To explore the long-term consequences of SUB2 loss, ring-stage SUB2HA3:loxP parasites were mock- or RAP-treated, dispensed at low density into flat-bottomed microwell plates, and cultured undisturbed. Quantitation of the plaques appearing in the wells (resulting from localised zones of RBC destruction; Thomas et al., 2016) revealed that RAP-treated parasites produced significantly fewer plaques than controls (Figure 4A,B). Genotyping of parasites expanded from 2 of the few plaques in the RAP-treated cultures showed that they were derived from the small fraction of parasites that failed to undergo excision upon RAP treatment (Figure 4B and Figure 1E). This suggested that correctly excised parasites lacking an intact sub2 locus failed to replicate.

Figure 4 with 3 supplements see all
ΔSUB2 parasites display a developmental defect in the erythrocytic cycle following gene disruption that can be rescued by genetic complementation.

(A) Magnified views of plaque assay wells imaged 14 days after plating equal parasite densities (~10 parasites per well). (B) Plaque numbers in a total of 60 wells per treatment, showing effects of SUB2 disruption. Two plaques from RAP-treated wells were expanded and the parasites confirmed by PCR to be non-excised. See Materials and methods for primer colour codes. (C) Complementation plasmids. Expression of the sub2synth gene in pSUB2-BSD was driven by a 5’ flanking region that correctly regulates SUB2 expression (Child et al., 2013). (D) Genetic complementation of the ΔSUB2 growth defect. Complementation was calculated as the number of plaques obtained in the RAP-treated cultures expressed as a percentage of those in control cultures (100%). (E) Genotyping of parasite clones expanded from the plaque assay in (D). Amplicons diagnostic of indicated genotypes, arrowed. Clones 1–5 (transfected with control plasmid pDC2-mCherry-MCS) and clones A, B and E all possessed an intact genomic sub2 locus. Clones C and D lacked an intact chromosomal sub2 gene due to excision, but harboured pSUB2-BSD. (F) Dual DIC/fluorescence images of live Hoechst 33342-stained (blue) parasites of clones one and D (from panel E) following 4 weeks of maintenance. Without BSD, clone one began to lose pDC2-mCherry-MCS as indicated by loss of mCherry (red: examples arrowed), whilst pSUB2-BSD was maintained in all clone D parasites. Scale bar, 20 μm. (G) Parasite development in cycle one following mock or RAP treatment. Arrest of ΔSUB2 parasites was evident within 24 hr. Scale bar, 10 μm. Right: flow cytometry confirms a developmental defect in ΔSUB2 parasites. Parasites were stained with SYBR Green I at indicated times post-invasion and 105 cells analysed. See also Figure 4—figure supplement 1, Figure 4—video 1 and Figure 4—video 2.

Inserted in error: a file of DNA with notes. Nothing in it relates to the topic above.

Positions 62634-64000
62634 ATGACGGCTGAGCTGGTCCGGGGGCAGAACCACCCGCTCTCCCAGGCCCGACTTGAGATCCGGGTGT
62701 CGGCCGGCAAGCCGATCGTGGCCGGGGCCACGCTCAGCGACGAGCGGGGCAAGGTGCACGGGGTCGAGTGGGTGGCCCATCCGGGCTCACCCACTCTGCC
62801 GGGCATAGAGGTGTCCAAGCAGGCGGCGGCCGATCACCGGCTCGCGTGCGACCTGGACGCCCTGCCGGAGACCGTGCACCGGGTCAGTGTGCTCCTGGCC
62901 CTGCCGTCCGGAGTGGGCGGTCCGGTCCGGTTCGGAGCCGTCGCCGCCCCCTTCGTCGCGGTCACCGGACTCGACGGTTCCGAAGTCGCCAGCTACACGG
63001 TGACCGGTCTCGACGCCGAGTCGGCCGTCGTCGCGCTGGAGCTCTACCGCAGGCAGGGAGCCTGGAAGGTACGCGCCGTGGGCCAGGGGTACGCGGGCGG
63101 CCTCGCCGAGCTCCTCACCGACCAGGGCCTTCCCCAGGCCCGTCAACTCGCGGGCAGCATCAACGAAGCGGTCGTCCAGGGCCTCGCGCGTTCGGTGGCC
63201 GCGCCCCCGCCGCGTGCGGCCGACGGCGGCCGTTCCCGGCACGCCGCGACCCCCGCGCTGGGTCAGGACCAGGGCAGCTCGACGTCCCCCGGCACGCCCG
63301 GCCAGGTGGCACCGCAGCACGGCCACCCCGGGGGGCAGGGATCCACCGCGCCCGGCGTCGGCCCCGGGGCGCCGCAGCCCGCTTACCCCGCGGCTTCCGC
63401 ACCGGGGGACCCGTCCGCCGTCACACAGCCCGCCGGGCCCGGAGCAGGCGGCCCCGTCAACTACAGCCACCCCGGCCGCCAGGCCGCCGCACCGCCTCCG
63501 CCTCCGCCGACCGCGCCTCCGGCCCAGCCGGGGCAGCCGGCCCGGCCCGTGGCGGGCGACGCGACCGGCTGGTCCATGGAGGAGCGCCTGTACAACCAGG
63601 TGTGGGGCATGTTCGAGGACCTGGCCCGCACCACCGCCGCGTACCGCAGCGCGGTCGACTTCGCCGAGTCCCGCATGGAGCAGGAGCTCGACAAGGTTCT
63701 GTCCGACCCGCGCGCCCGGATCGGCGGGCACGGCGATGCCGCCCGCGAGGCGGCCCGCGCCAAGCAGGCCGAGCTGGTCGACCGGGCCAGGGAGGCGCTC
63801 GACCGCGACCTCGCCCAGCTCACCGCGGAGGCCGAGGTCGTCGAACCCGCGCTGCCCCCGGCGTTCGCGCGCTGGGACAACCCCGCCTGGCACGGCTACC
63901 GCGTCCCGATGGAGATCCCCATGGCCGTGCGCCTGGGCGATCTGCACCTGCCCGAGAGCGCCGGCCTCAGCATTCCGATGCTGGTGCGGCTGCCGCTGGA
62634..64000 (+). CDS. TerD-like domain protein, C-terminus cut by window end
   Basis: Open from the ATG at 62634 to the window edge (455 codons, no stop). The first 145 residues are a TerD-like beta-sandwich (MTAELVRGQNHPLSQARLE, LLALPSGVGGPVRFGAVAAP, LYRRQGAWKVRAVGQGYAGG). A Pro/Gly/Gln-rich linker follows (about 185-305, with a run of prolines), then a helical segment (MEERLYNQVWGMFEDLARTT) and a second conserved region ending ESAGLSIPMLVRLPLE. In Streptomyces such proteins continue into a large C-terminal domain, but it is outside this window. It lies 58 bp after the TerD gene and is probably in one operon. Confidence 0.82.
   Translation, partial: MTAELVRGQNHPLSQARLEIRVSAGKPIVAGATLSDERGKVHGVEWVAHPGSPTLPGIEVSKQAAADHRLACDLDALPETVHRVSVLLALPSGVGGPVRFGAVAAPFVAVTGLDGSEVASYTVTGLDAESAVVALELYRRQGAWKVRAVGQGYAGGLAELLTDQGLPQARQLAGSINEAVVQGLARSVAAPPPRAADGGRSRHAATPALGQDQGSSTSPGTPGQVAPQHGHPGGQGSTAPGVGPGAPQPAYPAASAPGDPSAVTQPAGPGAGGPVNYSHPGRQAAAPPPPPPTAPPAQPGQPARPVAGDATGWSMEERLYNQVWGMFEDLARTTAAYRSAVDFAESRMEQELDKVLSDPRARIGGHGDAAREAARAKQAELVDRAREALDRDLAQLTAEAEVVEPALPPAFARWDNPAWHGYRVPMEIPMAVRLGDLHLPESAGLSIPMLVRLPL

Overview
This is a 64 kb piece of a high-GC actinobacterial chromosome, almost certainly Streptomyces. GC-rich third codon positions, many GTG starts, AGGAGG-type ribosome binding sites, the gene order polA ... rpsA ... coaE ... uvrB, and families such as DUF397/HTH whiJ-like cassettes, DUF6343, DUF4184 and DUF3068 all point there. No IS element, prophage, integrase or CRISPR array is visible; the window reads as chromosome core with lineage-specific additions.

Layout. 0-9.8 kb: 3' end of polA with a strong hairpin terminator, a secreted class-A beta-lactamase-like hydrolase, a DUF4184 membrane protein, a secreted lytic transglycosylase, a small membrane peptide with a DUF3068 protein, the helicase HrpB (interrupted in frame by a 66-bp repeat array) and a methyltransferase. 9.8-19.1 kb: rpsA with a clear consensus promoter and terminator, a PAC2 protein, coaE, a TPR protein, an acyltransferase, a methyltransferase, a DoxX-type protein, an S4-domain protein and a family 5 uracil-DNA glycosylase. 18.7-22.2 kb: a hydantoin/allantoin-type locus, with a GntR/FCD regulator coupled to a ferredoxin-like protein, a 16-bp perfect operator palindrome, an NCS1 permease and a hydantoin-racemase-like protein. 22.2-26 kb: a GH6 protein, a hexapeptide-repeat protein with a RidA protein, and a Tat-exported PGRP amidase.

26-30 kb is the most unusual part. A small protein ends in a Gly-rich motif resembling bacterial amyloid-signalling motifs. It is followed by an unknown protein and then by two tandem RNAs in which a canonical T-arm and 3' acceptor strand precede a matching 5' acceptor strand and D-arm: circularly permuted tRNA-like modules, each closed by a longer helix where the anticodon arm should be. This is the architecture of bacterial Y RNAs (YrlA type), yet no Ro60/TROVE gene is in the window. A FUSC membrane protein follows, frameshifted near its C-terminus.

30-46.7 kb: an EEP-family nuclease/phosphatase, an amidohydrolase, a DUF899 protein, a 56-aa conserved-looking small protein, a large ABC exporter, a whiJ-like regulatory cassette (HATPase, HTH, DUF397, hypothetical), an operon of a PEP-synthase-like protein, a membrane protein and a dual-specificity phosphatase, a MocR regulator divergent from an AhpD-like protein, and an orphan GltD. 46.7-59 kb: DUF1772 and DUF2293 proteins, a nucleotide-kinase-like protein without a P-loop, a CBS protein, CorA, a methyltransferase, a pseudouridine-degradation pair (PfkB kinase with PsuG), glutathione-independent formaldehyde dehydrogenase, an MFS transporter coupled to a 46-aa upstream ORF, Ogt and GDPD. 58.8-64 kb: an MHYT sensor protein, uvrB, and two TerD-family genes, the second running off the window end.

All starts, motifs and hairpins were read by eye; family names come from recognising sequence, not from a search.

To test this, and to establish whether the growth defect in the RAP-treated population was solely due to loss of the sub2 gene, SUB2HA3:loxP parasites were transfected with plasmid pSUB2-BSD designed for ectopic expression of a full-length synthetic SUB2 gene called sub2synth (Child et al., 2013). The plasmid included a blasticidin (BSD) resistance marker and an mCherry expression cassette (Figure 4C). Parallel SUB2HA3:loxP cultures were transfected instead with a control plasmid (pDC2-mCherry-MCS) lacking the sub2synth expression cassette. Following BSD selection, both lines were RAP-treated to disrupt the genomic sub2 locus, then examined by plaque assay. This showed that carriage of the sub2synth transgene, but not the control plasmid, compensated for loss of the genomic sub2 gene (Figure 4D). Parasites from single plaques were then expanded in BSD-containing medium and the resulting clones (all mCherry positive) inspected by diagnostic PCR for excision of the floxed chromosomal sub2 sequence. Whilst none of 25 viable parasite clones harbouring the control plasmid had undergone excision, 2 of 5 selected clones transfected with pSUB2-BSD had undergone excision and so lacked a functional chromosomal sub2 gene (Figure 4E). Episomal plasmids segregate inefficiently in Plasmodium (O'Donnell et al., 2001; O'Donnell et al., 2002; van Dijk et al., 1997) so are usually quickly lost upon removal of drug selection. However, upon further culture of the excised, pSUB2-BSD-harbouring parasites in the absence of BSD, mCherry expression was uniformly maintained (Figure 4F, top right) indicating that survival was dependent upon maintenance of the pSUB2-BSD expression plasmid. In contrast, the non-excised clones harbouring the control plasmid began to lose mCherry expression in the absence of BSD (Figure 4F, top left image). These results showed that parasite viability requires a functional sub2 gene.